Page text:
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Real Madrid

Can "the master" Zidane lead Bale to redemption?

Will Gareth Bale justify "the most expensive player ever" tag, is he happy in Madrid or will patience run out with his injury woes prompting a move back to the Premier League?

Update:
Can "the master" Zidane lead Bale to redemption?
JESUS ALVARES ORIHUELADIARIO AS

Gareth Bale has a point to prove. Injured for 42% of Real Madrid's season so far, his €101M price-tag has some way to go before it's paid off. Bale is back in the squad again and back training under Zidane again, which he is clearly enjoying:

Yet questions and doubts persist about Bale in Madrid, patience seems to be wearing thin at the casa blanca with his recurring injuries, and his commitment to Wales is seen as a threat to his success with los blancos.

Beyond the club, it's important to ask, how happy is Gareth in the Spanish capital? It's a difficult question to answer, and one that only he can, but it's hard to tell when he doesn't give interviews and doesn't engage much in public life - admirable discretion for a professional footballer.

Yes, his Spanish has improved to a certain degree - in this club-orchestrated interview he revealed that he likes Spanish food and Cibeles: 

And yes, he makes all the right noises on his social media accounts, but two-and-a-half years later his relationship with Benzema and Ronaldo isn't a shadow of the synergy between Messi, Neymar and Suarez.

While the MSN are all laughs, jokes, tricks, flicks and smiles, the BBC don't share any of that positive body language or off-pitch closeness. Cristiano Ronaldo pointed out that you don't need to be best friends to win things, his example that he hardly spoke to Scholes and Giggs when United won the Champion's League, but it's clearly working for Barça.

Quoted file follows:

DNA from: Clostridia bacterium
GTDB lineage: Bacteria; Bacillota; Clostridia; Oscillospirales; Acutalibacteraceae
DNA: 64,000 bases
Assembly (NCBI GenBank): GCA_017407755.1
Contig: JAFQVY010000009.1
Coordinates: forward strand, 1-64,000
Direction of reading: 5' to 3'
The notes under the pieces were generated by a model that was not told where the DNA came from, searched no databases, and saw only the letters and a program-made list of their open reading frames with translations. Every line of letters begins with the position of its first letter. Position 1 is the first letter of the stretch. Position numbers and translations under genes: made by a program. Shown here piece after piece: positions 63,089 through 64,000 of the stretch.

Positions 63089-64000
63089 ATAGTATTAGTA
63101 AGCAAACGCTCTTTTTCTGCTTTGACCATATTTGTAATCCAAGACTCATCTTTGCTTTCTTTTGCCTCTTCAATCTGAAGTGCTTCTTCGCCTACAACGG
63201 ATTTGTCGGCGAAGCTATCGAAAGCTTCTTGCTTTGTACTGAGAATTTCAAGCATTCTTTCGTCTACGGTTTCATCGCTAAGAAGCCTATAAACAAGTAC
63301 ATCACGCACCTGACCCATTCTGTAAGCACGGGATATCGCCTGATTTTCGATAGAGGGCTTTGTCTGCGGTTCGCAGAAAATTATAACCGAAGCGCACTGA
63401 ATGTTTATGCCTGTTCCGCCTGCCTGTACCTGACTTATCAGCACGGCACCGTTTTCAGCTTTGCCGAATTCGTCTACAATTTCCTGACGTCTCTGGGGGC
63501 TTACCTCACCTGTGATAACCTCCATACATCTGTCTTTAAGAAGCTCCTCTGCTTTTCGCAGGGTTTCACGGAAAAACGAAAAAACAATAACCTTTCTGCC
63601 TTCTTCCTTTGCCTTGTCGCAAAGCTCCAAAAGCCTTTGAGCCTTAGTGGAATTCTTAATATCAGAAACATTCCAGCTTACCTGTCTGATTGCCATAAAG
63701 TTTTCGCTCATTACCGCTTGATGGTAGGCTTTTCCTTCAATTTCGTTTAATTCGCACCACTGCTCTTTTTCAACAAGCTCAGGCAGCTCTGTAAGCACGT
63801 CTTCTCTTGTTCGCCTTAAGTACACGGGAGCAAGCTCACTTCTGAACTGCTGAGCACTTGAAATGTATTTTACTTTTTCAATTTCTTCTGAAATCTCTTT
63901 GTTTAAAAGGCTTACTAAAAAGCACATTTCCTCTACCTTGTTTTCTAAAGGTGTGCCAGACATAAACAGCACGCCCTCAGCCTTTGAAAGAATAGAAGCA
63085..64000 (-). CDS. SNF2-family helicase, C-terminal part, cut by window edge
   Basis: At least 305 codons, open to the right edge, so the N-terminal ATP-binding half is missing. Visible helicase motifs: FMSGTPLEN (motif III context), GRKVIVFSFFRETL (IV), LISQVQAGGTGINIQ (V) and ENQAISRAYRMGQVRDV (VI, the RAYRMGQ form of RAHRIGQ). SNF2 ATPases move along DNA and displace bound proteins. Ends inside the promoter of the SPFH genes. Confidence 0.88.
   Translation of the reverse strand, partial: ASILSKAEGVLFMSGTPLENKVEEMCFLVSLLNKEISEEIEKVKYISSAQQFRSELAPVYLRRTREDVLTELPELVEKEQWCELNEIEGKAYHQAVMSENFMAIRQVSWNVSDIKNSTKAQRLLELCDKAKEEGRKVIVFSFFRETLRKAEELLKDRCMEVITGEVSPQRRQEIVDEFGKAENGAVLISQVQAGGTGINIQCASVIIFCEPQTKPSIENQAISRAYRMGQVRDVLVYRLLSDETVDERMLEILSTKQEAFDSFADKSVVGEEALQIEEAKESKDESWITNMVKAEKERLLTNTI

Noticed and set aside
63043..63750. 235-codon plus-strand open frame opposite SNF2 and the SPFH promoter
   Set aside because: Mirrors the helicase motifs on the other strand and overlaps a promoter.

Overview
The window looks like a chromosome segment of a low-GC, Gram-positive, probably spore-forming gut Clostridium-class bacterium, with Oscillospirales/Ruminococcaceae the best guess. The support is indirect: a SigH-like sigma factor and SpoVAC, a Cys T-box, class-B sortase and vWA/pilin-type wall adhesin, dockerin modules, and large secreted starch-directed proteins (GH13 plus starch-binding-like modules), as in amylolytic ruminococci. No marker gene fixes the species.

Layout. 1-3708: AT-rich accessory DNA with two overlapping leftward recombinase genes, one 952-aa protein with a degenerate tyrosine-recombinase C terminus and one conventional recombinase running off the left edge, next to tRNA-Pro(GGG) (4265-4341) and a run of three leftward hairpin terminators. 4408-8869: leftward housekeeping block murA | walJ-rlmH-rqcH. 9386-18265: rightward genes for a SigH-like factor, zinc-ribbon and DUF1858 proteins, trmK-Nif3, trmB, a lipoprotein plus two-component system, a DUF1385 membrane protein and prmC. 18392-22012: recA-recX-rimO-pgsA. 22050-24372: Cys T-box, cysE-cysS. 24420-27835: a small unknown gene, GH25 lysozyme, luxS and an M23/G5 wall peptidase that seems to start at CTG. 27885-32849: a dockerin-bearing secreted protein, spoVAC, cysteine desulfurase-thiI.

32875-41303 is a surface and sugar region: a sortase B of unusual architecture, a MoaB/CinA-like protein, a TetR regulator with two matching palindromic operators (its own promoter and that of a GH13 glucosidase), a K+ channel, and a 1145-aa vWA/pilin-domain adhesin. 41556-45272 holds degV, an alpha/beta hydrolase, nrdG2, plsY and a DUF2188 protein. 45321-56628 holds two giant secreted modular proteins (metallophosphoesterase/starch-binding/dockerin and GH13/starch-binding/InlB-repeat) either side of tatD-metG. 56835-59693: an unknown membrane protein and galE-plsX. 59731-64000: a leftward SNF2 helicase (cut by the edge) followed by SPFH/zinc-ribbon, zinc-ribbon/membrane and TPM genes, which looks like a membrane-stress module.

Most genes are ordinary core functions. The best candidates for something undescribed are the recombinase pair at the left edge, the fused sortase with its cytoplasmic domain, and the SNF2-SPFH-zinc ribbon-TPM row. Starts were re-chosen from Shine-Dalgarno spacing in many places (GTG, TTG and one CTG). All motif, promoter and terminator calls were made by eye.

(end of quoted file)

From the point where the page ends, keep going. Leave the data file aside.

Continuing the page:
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ANDY RAINEFE

Perhaps it's more a cultural thing; the MSN are all Latin Americans which aids an easy understanding, while the BBC is comprised of a quiet lad from Wales, a French-Algerian from the suburbs of Marseille, and Cristiano Ronaldo.

Real Madrid's shipwrecked season has only one objective left: La Undécima, and delivering that would perhaps go some way to Bale's redemption as the most expensive player in the world.

IF he stays fit, that is. Bale has missed 86 days of the season with three injuries, and depending on whether Zidane can rally a troubled squad, physical injuries piled on top of the pain of hurt pride and wounded egos. The 0-4 Clásico sentenced Rafa Benítez and the 0-1 Madrid derby confirmed the worst fears of the madridistas: that they are the third-best side in Spain and deserve to be where they are.

There are reasons behind this disaster season, but being 12 points behind Barcelona and 4 behind Atleti with 11 matches to go is considered nothing less than that: a disaster.

Should Bale get injured again, and Madrid drop out of the Champions League race - very likely considering their form against the Champions League sides in Spain this season - the case may become compelling for Florentino to cash in on a monstrous offer coming from London or Manchester.

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